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Is that proof correct?

  1. Dec 19, 2008 #1
    a) AxB =Φ <====> [ (a,b)εAxB <-----> (a,b)εΦ] <=====>[(aεA & bεB)<------>(aεΦ & bεΦ)] <====>[(aεA----->aεΦ) & (bεB------>bεΦ)] ======>(aεA----->aεΦ)====> A= Φ ====> A=Φ v B=Φ.
     
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  3. Dec 19, 2008 #2

    Hurkyl

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    What are the individual steps?

    Incidentally, it's clear that you've made a mistake: along the way, you asserted that

    AxB = Φ ====> A = Φ

    but it's easy to construct counterexamples....
     
  4. Dec 19, 2008 #3
    You made a mistake here:

    (aεA & bεB) <------> (aεΦ & bεΦ)

    If A x B = Φ then a cannot be included in Φ, because Φ is a set of ordered pairs.

    What's the original problem?
     
  5. Dec 19, 2008 #4
    It looks like the original problem is to prove [tex]A \times B = \varnothing \Longleftrightarrow A = \varnothing \vee B = \varnothing[/tex]. He is writing Φ to mean the empty set.
     
    Last edited: Dec 20, 2008
  6. Dec 19, 2008 #5
    That is correct adriank ,thanx
     
  7. Dec 19, 2008 #6
    Also <====> means double implications or equivalent
     
  8. Dec 20, 2008 #7

    Actually to be 100% correct the above is a proof of:


    [tex]AxB = \varnothing \rightarrow A = \varnothing \vee B = \varnothing[/tex]

    it is also an answer to your posts concerning neighborhoods e.t.c e.t.c
     
  9. Dec 20, 2008 #8
    The most obvious way to me to prove that would be to prove the contrapositive: if A and B are both nonempty, then A × B is nonempty.
     
  10. Dec 20, 2008 #9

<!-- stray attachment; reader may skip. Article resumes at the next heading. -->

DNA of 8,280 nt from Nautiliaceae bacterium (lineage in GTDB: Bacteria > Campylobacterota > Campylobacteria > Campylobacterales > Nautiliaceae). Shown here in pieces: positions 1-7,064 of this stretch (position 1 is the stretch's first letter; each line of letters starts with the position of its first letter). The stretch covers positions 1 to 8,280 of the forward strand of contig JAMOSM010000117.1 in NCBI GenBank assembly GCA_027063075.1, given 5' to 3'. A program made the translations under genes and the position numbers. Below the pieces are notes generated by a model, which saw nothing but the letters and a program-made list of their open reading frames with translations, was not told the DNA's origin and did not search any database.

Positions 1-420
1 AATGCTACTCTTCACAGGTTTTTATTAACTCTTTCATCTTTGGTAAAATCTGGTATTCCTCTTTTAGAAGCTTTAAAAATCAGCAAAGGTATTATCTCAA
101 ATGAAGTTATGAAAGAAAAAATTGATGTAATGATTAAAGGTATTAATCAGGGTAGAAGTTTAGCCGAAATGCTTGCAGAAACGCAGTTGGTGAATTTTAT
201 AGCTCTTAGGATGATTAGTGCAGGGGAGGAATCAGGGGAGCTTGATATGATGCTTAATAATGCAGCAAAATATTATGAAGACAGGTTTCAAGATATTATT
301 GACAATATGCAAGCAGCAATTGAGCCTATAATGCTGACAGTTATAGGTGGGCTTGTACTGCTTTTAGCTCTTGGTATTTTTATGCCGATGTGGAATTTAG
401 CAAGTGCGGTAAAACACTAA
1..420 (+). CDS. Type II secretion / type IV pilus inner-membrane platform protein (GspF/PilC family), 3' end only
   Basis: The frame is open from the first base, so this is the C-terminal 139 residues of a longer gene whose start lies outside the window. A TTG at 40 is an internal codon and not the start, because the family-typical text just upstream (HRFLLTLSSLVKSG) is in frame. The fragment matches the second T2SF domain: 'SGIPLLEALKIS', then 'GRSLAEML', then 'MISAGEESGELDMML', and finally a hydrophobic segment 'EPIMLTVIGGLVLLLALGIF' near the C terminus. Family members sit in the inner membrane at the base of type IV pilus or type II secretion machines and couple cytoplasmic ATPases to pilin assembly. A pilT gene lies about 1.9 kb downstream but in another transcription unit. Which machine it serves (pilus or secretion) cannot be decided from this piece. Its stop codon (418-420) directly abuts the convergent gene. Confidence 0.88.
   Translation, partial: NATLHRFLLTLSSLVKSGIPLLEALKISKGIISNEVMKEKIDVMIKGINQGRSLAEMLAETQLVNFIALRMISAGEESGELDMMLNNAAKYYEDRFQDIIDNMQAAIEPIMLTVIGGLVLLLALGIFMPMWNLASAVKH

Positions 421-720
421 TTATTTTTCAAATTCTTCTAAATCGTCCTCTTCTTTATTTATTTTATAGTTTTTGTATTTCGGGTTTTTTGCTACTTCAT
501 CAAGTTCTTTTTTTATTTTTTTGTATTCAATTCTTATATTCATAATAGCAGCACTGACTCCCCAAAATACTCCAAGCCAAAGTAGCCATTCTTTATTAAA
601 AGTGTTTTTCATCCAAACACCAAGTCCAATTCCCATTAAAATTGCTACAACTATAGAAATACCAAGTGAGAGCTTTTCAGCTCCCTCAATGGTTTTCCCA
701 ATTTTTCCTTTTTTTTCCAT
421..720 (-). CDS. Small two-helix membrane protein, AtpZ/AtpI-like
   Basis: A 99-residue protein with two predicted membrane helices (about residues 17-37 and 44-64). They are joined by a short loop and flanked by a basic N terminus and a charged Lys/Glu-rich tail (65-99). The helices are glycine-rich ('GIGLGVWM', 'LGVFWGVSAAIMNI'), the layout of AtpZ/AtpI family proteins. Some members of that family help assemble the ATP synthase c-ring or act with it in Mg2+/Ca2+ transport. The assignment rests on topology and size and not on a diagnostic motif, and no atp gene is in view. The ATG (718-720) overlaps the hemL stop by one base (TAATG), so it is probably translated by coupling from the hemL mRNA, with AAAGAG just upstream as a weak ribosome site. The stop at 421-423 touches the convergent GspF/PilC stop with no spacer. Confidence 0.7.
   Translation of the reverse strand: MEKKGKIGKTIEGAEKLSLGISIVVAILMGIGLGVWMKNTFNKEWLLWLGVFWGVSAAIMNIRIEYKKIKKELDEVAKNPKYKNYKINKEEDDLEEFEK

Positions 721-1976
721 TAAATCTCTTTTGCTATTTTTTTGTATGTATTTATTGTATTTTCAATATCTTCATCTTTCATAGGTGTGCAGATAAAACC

I never asserted that ,but i proved that:

    I started by assuming AxB = Φ and then by using double implications supported by definitions and a propositional logic law [( p&q <-----> r&s)<=====> (p---->r)&(q----->s)] i ended up with [(aεA----->aεΦ)& ( bεB------->bεΦ)] .From here i used addition elimination ( a law of propositional logic ) to conclude (aεA----->aεΦ) ,which implies that A IS A subset of Φ ,and since Φ is a subset of A then A= Φ. Now from here i used disjunction introduction ( a law in propositional logic :p====>p v q ) to conclude : A = Φ v B = Φ
     
  11. Dec 20, 2008 #10

    Hurkyl

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    That isn't valid rule of inference. Here is a truth assignment v that invalidates it:

    (I'm abbreviating true and false as T and F, respectively)

    v(p) = T, v(q) = F, v(r) = F, v(s) = T

    v(p&q <---> r&s) = (T&F <---> F&T) = (F <---> F) = T

    v((p-->r)&(q-->s)) = (T-->F)&(F-->T) = F&T = F

    Because these formulas have different truth values under the given truth assignment,
    [( p&q <-----> r&s)<=====> (p---->r)&(q----->s)] is not valid in Boolean logic.
     
  12. Dec 20, 2008 #11
    You claim you proved that [tex]A \times B = \varnothing \Longrightarrow A = \varnothing[/tex], but that is clearly false (so the proof is invalid somewhere): take A to be any nonempty set and B to be the empty set, and you have a counterexample. What Hurkyl posted above explains where your proof went wrong.
     
  13. Dec 20, 2008 #12
    There is no Boolean Logic but Boolean Algebra and propositional logic.


    There is no theorem to support your argument .

    Besides all proofs in mathematics are syntactical in character and not semantical .

    Your argument is semantical ,because it uses true and false values and thus non valid
     
  14. Dec 20, 2008 #13

    Hurkyl

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    Ah, but there is: propositional logic is sound: the rules of inference in propositional logic cannot prove a result that is semantically invalid.

    More generally, given a set H of hypotheses and a conclusion C, we have the following theorem: